"I notice some of you have been indulging in emotional empathy. Could you cut it out, please – this is not a bourgeois entertainment!" As if we hadn't already realised the truth behind this self-parodic remark. By this point in the National Theatre's touring production of The Good Woman Of Setzuan, which I saw at Manchester's Contact Theatre, members of the largely student audience had volunteered (an accolade in itself – imagine people volunteering for audience participation!) to act as extras, as timekeepers to ensure that the show ran at the required speed, and even for quick bursts of pedalling on what was supposedly a cycle-powered generator to drive the lighting... literally a Brechtian device if ever I saw one. We had also voted on which punter bore the greatest resemblance to Bertolt himself; the lucky chap was then equipped with a jacket labelled "Mr Brecht", a cigar and a copy of The Messingkauf Dialogues with handy passages marked so that he could answer questions during the interval.
If Tanika Gupta's version of the text is sparky and pulls no punches, Stephen Powell's production takes it into a different league. Recognising that such a mobile production is principally an educational resource, especially when the play is a set curricular text, Powell sets out to explain by example all those Brechtian theories about Verfremdung which on the page seem often contradictory and always arid. This, by glorious contrast, is an enlightening hoot of an evening. We are constantly reminded not to suspend our disbelief, that we are only watching a presentation, by a red bulb hanging low over the stage, lit during the scenes of the play, turned off for the bits where the cast of eight chat with us. It's an astute move which serves both to "alienate" us in the Brechtian sense and to circumvent the Brecht estate's rigorous strictures about deviating too far from the authorised text.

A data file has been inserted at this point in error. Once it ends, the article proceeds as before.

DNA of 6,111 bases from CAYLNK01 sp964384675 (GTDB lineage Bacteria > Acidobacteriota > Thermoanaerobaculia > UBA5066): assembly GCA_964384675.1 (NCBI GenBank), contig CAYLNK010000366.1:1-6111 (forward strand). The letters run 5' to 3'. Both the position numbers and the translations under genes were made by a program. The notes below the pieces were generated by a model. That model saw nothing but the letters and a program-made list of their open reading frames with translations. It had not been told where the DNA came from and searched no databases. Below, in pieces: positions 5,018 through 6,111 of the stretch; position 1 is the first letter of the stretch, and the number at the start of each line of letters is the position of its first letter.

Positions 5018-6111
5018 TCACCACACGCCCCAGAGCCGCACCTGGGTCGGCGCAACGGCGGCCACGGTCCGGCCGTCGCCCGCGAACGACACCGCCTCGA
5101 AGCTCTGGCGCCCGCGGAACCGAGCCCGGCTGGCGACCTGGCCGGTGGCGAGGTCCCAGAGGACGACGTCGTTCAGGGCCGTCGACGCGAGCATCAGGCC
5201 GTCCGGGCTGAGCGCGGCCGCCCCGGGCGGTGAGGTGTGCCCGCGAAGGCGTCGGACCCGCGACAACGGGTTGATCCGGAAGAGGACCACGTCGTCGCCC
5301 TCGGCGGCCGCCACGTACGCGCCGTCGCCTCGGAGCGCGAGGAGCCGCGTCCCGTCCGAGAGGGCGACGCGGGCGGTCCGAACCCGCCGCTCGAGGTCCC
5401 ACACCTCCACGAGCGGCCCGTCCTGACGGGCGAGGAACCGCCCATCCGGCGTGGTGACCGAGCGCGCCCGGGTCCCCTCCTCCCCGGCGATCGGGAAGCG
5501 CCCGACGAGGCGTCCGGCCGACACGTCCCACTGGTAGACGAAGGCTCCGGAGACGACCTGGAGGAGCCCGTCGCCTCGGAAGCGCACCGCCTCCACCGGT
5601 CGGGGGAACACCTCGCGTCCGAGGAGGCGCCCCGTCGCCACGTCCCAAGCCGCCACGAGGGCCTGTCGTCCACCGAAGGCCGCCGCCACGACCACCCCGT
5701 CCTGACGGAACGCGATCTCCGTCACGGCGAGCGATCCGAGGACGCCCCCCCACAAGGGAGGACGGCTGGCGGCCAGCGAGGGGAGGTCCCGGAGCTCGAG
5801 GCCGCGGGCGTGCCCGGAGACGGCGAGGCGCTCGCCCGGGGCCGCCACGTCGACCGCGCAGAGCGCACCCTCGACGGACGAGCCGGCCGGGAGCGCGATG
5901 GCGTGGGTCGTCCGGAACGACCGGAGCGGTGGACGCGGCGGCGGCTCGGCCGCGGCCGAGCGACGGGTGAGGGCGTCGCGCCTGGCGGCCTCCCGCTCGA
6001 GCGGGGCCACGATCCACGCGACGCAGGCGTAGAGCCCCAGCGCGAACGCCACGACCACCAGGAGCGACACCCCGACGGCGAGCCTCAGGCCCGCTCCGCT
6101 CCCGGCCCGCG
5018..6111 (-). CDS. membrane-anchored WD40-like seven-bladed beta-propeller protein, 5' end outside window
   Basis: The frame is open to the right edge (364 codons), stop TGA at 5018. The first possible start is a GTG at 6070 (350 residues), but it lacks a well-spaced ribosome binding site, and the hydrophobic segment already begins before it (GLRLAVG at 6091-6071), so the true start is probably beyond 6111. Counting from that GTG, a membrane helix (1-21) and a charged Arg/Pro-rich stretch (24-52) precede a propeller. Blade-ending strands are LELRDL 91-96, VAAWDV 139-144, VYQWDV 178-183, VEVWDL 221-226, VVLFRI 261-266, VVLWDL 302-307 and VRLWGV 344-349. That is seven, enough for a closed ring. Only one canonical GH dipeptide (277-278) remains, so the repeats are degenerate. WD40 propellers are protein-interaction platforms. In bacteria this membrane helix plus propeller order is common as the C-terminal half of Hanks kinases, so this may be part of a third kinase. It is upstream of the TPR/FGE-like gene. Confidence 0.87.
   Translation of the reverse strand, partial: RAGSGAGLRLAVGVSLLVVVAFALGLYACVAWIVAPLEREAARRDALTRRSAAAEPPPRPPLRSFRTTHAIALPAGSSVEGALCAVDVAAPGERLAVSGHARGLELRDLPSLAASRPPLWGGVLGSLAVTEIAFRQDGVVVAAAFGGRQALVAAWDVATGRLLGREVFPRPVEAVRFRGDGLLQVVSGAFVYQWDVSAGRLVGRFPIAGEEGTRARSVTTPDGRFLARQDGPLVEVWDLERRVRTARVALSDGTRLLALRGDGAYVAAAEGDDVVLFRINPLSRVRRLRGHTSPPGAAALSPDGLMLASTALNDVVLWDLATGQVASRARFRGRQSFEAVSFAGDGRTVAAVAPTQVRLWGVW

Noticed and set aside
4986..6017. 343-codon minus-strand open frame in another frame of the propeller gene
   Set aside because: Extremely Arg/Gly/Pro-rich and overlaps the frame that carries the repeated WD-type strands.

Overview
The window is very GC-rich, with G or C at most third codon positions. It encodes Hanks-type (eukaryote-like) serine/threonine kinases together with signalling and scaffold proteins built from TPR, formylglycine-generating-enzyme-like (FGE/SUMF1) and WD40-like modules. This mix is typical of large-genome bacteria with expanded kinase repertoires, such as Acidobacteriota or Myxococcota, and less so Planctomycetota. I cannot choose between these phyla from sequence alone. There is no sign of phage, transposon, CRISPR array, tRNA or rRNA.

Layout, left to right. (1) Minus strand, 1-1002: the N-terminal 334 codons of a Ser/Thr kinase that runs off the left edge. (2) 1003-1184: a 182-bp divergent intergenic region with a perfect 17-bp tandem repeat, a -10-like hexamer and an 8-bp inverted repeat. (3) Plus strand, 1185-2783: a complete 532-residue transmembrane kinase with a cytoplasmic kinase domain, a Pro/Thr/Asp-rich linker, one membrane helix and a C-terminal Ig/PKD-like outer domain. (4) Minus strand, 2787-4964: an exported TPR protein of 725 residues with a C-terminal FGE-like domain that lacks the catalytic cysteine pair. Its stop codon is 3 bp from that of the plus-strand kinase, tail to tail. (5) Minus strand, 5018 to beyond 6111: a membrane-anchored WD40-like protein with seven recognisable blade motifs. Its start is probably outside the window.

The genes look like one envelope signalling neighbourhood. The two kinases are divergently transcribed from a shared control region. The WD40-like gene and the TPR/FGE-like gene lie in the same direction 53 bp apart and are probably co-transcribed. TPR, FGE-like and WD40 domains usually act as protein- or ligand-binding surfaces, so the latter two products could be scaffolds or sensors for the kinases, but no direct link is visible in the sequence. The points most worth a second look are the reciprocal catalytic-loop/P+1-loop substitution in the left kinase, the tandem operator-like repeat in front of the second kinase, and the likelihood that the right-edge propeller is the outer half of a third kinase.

Within the play proper, too, Powell gets his cast to tread the fine line between misplaced naturalism and mere haranguing. In particular Lynn Ferguson as Shen-Te – torn by her dilemma of how to do unselfish deeds whilst continuing to live in a selfish world, how to obey the dictates of gods who do little or nothing to help – conveys the emotional content of her lines without ever pretending that those feelings are truly hers. Olly Fox's music, played by guitarist Andy Waterson against backing tapes, ranges from slide-guitar blues to Bristolian techno to a closing ironic power ballad led by the gods of the play – a rock guitar hero, a soccer star and a supermodel. I remember, as a student, reading the Brecht volume in the For Beginners series which tries to explain theories through self-conscious cartoon techniques. Powell's production is motivated by the same spirit, but streets ahead in terms of success.
Written for the Financial Times.
Copyright © Ian Shuttleworth; all rights reserved.
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